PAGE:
The use of from 250 to 5000 ppm of zinc oxide (ZnO) is essential to the present invention. ZnO is widely used as a polyolefin additive. Any of the commercially available ZnO products which are presently used in polyolefins are potentially suitable for use in the present invention. Preferred zinc oxide is prepared by the so called "French Process" and has a mean particle size of less than 1 micron. ZnO sold under the trademark "KAYDOX 911" is suitable. Representative physical properties of KAYDOX 911 ZnO are reported by the manufacturer as: a) mean particle size: 0.12 microns and b) surface area: 9.0 m2/g.
For example, copper salts in combination with iodides and/or phosphorus compounds and salts of divalent manganese.
For example, melamine; polyvinylpyrrolidone; dicyandiamide; triallyl cyanurate; urea derivatives; hydrazine derivatives; amines; polyamides; polyurethanes; alkali metal salts and alkaline earth metal salts of higher fatty acids, for example, Ca stearate, calcium stearoyl lactate, calcium lactate, Zn stearate, Mg stearate, Na ricinoleate and K palmitate; antimony pyrocatecholate or zinc pyrocatecholate, including neutralizers such as hydrotalcites and synthetic hydrotalcites; and Li, Na, Mg, Ca, Al hydroxy carbonates.
For example, 4-tert-butylbenzoic acid; adipic acid; diphenylacetic acid; sodium salt of methylene bis-2,4-dibutylphenyl; cyclic phosphate esters; sorbitol tris-benzaldehyde acetal; and sodium salt of bis(2,4-di-t-butylphenyl) phosphate or Na salt of ethylidene bis(2,4-di-t-butyl phenyl)phosphate. Nucleating agents may improve stiffness of the rotomolded part.
Fillers and Reinforcing Agents
For example, calcium carbonate; silicates; glass fibers; asbestos; talc; kaolin; mica; barium sulfate; metal oxides and hydroxides; carbon black and graphite.
For example, plasticizers; UV absorbers; epoxidized vegetable oils, such as epoxidized soybean oils; lubricants; emulsifiers; pigments; optical brighteners; flame proofing agents; anti-static agents; blowing agents and thiosynergists, such as dilaurythiodipropionate or distearylthiodipropionate.
Foamable rotomolded parts are also contemplated. As disclosed in U.S. Pat. No. 5,532,282 (Needham) foaming agents are useful to reduce part weight, provide a higher insulation value, increase stiffness and reduce resin cost. Generally, foaming agents may be classified as "physical" or "chemical" foaming agents. Typically, physical foaming agents are normally gaseous at the temperature at which the plastic mass is to be foamed. Chemical foaming agents are typically compositions which decompose or react to form a gas. Heat decomposable, foaming agents include organic compounds such as azodicarbonamide, 4,4'-oxybisbenzene-sulfonyl hydrazide, and p-toluenesulfonyl hydrazide; disadvantages include cost and unpleasant odor. Carbon dioxide-releasing, foaming agents include inorganic salts such as sodium, ammonium and potassium bicarbonate. A foaming coagent is advantageously used with a reactive type, chemical foaming agent, and for an acid-released foaming agent, a fatty acid such as stearic acid or a mild organic acid such as citric acid is often used as the coagent.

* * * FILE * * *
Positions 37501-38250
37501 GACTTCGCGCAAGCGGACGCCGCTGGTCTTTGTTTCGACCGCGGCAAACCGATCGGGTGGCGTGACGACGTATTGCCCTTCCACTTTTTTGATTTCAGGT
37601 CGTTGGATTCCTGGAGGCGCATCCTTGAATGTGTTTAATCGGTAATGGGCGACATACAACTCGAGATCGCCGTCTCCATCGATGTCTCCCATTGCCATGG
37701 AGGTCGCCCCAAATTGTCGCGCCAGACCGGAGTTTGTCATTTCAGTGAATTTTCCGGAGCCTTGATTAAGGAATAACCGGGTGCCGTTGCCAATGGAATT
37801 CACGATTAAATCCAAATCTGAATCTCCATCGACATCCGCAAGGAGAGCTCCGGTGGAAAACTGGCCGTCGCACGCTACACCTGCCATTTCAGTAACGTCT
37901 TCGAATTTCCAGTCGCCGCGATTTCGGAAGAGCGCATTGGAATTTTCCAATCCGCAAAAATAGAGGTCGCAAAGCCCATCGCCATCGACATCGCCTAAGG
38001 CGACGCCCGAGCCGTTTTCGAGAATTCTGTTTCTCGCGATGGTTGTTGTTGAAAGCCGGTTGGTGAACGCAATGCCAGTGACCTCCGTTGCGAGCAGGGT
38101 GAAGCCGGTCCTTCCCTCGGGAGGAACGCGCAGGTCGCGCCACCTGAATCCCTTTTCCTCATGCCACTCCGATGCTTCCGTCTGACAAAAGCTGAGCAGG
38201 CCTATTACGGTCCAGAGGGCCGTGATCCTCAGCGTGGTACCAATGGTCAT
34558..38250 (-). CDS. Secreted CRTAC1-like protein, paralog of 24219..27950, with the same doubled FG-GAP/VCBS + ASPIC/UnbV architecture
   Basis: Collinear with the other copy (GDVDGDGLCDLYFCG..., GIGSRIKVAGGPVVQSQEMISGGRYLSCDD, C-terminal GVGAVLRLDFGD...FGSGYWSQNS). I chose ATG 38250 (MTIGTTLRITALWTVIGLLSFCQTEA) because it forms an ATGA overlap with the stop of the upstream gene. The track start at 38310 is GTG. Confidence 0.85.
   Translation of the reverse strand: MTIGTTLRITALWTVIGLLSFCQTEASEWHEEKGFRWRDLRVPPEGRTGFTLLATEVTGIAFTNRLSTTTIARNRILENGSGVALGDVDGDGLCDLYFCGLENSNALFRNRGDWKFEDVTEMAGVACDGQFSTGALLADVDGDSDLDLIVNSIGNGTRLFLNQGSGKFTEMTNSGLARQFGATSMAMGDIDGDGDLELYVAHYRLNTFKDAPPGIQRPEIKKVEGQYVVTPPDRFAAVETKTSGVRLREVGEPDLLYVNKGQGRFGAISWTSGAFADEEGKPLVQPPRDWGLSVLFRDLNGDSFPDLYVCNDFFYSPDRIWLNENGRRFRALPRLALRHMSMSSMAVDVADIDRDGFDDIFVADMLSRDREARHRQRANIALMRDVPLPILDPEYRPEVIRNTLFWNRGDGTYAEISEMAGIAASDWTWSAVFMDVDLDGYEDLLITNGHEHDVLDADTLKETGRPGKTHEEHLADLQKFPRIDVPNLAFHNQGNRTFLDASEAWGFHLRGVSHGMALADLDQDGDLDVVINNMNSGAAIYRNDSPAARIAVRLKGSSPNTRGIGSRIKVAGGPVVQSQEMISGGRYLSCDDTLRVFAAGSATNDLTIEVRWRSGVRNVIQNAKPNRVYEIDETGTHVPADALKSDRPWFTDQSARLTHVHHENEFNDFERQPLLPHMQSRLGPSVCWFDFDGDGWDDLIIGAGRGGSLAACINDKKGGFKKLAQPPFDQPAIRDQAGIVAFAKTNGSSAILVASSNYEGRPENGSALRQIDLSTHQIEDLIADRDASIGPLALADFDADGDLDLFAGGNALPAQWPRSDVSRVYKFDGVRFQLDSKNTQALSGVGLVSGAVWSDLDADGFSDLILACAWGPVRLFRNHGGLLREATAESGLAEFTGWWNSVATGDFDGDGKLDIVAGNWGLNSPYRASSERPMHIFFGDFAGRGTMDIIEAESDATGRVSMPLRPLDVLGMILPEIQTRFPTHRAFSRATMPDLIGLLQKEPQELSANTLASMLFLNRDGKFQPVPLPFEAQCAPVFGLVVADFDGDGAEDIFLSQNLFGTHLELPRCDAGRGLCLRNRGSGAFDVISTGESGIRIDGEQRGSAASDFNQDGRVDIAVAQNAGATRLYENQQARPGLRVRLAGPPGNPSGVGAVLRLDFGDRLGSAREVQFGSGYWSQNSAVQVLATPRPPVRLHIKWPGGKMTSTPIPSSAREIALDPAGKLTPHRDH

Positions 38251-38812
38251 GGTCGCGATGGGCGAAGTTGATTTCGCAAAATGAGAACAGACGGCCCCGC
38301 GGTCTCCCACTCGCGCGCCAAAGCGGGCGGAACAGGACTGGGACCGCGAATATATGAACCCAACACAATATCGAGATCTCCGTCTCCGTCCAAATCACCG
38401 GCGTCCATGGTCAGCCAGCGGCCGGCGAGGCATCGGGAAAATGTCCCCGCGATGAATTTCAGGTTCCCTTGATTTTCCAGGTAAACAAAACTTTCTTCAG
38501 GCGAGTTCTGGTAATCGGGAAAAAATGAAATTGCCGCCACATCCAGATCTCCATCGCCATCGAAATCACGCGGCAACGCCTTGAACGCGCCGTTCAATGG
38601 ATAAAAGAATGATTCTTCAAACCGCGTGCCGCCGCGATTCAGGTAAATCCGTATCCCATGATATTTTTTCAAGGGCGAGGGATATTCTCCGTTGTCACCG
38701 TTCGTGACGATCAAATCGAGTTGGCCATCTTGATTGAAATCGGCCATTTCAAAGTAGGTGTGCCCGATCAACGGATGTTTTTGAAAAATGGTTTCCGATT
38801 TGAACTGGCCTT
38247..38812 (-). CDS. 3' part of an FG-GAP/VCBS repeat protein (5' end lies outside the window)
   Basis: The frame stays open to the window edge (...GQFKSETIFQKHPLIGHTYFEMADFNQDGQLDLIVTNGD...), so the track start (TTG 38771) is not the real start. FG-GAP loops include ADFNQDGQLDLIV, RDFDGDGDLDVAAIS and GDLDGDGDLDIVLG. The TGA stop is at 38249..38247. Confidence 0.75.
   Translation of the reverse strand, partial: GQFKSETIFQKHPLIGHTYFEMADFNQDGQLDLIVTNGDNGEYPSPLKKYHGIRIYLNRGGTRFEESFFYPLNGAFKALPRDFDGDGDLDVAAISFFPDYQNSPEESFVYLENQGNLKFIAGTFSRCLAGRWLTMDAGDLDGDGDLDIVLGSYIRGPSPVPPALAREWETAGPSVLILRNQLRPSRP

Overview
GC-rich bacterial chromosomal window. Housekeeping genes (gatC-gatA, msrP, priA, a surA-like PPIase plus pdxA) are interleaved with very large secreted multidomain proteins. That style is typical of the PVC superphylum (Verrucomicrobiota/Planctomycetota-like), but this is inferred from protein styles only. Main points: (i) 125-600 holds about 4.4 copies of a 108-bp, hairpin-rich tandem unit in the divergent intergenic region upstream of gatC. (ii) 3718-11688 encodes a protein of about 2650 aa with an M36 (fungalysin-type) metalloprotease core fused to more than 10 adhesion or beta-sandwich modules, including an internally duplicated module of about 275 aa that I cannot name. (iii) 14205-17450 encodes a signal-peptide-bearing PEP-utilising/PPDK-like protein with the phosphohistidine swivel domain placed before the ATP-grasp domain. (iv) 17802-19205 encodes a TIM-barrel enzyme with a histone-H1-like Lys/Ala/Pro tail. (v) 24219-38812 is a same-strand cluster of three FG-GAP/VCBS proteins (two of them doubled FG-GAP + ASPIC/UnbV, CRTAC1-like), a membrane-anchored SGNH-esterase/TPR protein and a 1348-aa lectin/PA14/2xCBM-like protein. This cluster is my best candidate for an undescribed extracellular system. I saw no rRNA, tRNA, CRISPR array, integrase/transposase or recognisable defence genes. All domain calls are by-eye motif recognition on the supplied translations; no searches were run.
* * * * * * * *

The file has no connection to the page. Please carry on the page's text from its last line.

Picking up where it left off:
Useful co-additives, when foaming thermoplastics, include foam nucleating agents. A foam nucleating agent promotes uniform cell size and reduces the existence of surges and voids in the foam. Suitable foam nucleating agents include calcium carbonate; pigments such as carbon black; and silicates such as kaolins, talc, aluminum silicate, magnesium silicate and calcium silicate.
Similarly, crosslinkable rotomolded parts are contemplated. As disclosed in U.S. Pat. No. 5,367,025 (Needham) crosslinking agents may include a combination of organic peroxide initiator and a crosslinking co-agent. For rotomolding, dialkyl peroxides used include 2,5-dimethyl-2,5-di(t-butylperoxy)hexane or alpha,alpha'-bis(t-butylperoxy)diisopropylbenzene or those disclosed in U.S. Pat. No. 3,214,422. Co-agents used by those experienced in the art of crosslinking polyethylene, include triallyl cyanurate, triallyl isocyanurate, triallyl trimellitate, trimethololpropane trimethacrylate and related monomers.
Experimental procedures are described below:
Four different types of polyethylene resin were used. Two were prepared with a conventional Ziegler Natta (Z/N) catalyst and each had a molecular weight distribution, Mw/Mn, of between 3.2 and 3.5. Conventional resin "Z/N1" also had a melt index, I2, of 5 g/10 minutes and a density of 0.935 g/cc. Conventional resin "Z/N2" had a melt index, I2, of 1.8 g/10 minutes and a density of 0.942 g/cc.
Two "single site catalyst" (SSC) resins were also used. Each of SSC1 and SSC2 resin had a molecular weight distribution, Mw/Mn, of between 2.2 and 2.8. SSC1 had a melt index, I2, of 5 g/10 minutes and a density of 0.939 g/cc. SSC2 had a melt index, I2, of 1.7 g/10 minutes and a density of 0.944 g/cc.
The resins were blended with the additive packages described in Table 1 and ground into fine powder for the preparation of rotomolded parts. For clarification: the compounded resin used in experiment 1 was conventional polyethylene ZN1 and contained 300 ppm of primary antioxidant (Lowinox® 1790); 1500 ppm of secondary antioxidant (Irgafos 168) and 2200 ppm of HALS (Cyasorb UV3346).